National Evaluation of Systems of Care

Administered by the Child and Family Branch of CMHS in the Federal Substance Abuse and Mental Health Services Administration (SAMHSA), the Comprehensive Community Mental Health Services for Children and Their Families Program was launched in 1993 and is the largest child mental health services initiative ever funded. Grants have been awarded to 121 communities to support the development of local systems of care for children with serious emotional disturbance.

This evaluation is the most comprehensive study to date of a children's mental health service delivery program and a community-based approach to system development that addresses highly prevalent mental health problems. The evaluation will describe who is served by CMHS-funded systems of care; show whether there are observable differences in child and family outcomes that can be plausibly linked to a faithful implementation of the system of care approach; describe how children and families experience the service system and how they use services and supports (i.e., utilization patterns); estimate the cost of serving children in systems of care; illustrate the development of systems of care as they move toward offering integrated and comprehensive services; assess the effectiveness of the system of care approach as compared to usual service delivery approaches; and support technical assistance activities to help CMHS best meet program goals.

What Is the National Evaluation?

The national evaluation provides information about your local community’s program achievements, child and family outcomes, and mental health service needs. It is an important part of the Comprehensive Community Mental Health Services for Children and Their Families Program (Child Mental Health Initiative), which is the largest federally funded child mental health services initiative. Since 1993, over $1.16 billion has supported systems of care in 126 grant communities. The number of funded grant communities continues to increase.

Why Is the National Evaluation Important?

By collaborating with communities, the national evaluation promotes sound evaluation practices and collects reliable and valid information about program processes and results.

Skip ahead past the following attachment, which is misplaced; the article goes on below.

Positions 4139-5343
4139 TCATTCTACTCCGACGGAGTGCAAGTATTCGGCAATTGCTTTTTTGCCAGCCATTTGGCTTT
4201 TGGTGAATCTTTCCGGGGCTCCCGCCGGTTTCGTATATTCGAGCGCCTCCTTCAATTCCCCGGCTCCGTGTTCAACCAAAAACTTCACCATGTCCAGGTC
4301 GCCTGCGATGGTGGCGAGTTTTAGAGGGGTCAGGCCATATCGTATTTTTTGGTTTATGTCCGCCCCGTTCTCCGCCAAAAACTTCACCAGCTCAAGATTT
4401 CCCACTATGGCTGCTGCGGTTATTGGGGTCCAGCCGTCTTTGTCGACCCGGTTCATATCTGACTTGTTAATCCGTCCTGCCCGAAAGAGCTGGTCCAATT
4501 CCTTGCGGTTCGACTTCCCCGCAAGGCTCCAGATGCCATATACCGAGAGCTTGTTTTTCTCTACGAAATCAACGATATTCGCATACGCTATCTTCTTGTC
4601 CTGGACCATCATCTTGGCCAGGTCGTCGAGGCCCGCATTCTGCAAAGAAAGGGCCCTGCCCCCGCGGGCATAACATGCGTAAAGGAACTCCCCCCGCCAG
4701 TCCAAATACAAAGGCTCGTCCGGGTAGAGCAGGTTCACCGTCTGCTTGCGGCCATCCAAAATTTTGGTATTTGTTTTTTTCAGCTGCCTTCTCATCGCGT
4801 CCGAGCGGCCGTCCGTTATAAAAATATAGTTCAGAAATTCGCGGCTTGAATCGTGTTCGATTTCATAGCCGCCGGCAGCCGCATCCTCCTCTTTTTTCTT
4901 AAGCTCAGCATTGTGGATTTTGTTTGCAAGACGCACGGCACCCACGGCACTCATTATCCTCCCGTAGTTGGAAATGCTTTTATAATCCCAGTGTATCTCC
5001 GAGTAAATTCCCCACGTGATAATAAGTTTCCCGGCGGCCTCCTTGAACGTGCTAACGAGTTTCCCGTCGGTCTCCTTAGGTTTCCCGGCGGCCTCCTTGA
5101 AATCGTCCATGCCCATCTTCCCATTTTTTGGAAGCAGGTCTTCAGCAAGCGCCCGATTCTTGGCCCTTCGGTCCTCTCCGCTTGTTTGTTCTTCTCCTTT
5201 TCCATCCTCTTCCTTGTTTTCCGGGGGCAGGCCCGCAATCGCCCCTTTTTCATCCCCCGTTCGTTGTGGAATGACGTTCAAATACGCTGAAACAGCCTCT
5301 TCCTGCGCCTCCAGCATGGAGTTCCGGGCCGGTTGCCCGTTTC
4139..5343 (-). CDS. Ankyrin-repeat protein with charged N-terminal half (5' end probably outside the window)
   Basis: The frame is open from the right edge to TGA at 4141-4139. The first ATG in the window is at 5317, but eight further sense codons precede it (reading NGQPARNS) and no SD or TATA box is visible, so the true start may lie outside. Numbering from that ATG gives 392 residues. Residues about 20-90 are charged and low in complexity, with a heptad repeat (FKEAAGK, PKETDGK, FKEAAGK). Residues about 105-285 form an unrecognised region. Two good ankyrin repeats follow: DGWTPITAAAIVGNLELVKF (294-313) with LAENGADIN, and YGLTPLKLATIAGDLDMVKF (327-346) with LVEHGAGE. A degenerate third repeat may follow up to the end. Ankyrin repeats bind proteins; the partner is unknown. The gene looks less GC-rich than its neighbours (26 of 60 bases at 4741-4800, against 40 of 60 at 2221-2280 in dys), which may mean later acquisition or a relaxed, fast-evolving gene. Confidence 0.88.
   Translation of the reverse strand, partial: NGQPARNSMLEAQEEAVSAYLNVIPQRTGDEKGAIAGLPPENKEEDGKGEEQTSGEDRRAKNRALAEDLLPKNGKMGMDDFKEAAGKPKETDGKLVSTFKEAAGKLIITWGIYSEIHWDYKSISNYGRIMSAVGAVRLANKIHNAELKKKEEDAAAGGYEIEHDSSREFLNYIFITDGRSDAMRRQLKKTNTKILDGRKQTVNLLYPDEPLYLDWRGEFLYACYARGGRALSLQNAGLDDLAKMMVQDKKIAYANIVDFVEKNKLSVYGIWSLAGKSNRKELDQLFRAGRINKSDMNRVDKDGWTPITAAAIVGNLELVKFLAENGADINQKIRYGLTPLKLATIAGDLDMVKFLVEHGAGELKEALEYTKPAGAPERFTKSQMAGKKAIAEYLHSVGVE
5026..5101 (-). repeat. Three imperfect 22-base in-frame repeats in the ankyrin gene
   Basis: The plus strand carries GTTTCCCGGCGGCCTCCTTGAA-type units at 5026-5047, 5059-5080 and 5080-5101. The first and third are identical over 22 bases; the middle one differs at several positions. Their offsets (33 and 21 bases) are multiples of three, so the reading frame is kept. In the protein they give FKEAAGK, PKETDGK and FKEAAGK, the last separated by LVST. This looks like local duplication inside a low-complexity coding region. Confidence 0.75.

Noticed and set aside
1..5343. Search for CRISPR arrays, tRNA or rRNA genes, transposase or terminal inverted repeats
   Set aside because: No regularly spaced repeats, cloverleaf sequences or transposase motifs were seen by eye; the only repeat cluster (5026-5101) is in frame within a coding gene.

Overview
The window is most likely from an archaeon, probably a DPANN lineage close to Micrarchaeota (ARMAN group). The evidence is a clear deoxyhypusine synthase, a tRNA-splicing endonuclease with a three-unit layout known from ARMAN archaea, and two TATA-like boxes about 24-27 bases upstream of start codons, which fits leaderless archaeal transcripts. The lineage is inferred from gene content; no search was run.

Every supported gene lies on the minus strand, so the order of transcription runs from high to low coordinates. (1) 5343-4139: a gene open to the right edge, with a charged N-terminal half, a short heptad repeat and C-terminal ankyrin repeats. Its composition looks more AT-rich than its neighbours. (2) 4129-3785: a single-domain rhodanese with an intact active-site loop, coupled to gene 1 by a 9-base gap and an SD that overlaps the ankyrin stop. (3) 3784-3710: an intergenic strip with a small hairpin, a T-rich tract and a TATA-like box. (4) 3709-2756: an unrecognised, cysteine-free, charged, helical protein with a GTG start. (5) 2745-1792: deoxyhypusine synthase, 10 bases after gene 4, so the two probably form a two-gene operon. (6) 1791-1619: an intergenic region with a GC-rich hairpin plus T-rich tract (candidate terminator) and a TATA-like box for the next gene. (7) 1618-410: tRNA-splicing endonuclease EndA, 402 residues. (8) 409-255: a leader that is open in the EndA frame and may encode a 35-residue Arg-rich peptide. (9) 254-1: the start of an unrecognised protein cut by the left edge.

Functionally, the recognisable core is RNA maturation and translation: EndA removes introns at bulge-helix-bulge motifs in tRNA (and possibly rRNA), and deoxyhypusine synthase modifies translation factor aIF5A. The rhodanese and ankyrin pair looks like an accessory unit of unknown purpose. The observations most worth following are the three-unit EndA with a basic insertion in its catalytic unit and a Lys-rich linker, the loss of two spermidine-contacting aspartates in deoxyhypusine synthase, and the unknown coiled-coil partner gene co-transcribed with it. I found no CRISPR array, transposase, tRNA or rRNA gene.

Who Makes the National Evaluation a Success?

Sarasota helps to make the national evaluation a success. The national evaluation is made possible by the involvement of children and families, Sarasota's evaluation team, and the National Evaluation Team. Everyone dedicated to the development of systems of care shares a common goal: a vision of hope and equality, and “A Life in the Community for Everyone.”

Who Collaborates to Make the National Evaluation Successful?

Sarasota has worked hard to develop plans for data collection and reporting. This work is supported through the collaboration of system of care partners. The family and children voice is vital and central to all aspects of the system of care, service delivery, and evaluation.

What Questions Does the National Evaluation Answer?

  • Who are the children and families we serve?
  • What services do children and families receive? What do they cost?
  • How much do outcomes improve for children and families over time?
  • How do systems of care develop over time?
  • How do children and families evaluate their experience with systems of care?
  • What factors help to sustain the system of care after federal funding ends?

What Have We Learned From the National Evaluation?

  • 90% of children remained stable or had reductions in behavioral and emotional needs after 6 months in systems of care.
  • 75% of children’s school performance increased or remained the same.
  • 36% of children/youth decreased selfharmful or suicide-related behavior within 6 months after entering services in system of care.
  • 24% of caregivers who were unemployed because of their child’s or youth’s behavioral and emotional needs became employed within 6 months after their child entered system of care services.
  • $366.58 per child/youth was saved because of decreases in the average number of arrests per child/youth.

Where Are the Data Reported?

National evaluation findings are available in several publications, including an annual report to Congress, EvalBriefs, Evaluation Updates, and Data Profi le Reports.

Sarasota also produces monthly evaluation reports. If you would like copies of these local and national publications, please contact our evaluation team.

Who Participates in the National Evaluation?

Sarasota is part of a coordinated network of community-based services and supports working to meet the challenges of children, youth, and their families. Every funded system of care community participates in the national evaluation.


 

University of South Florida USF home page Search USF website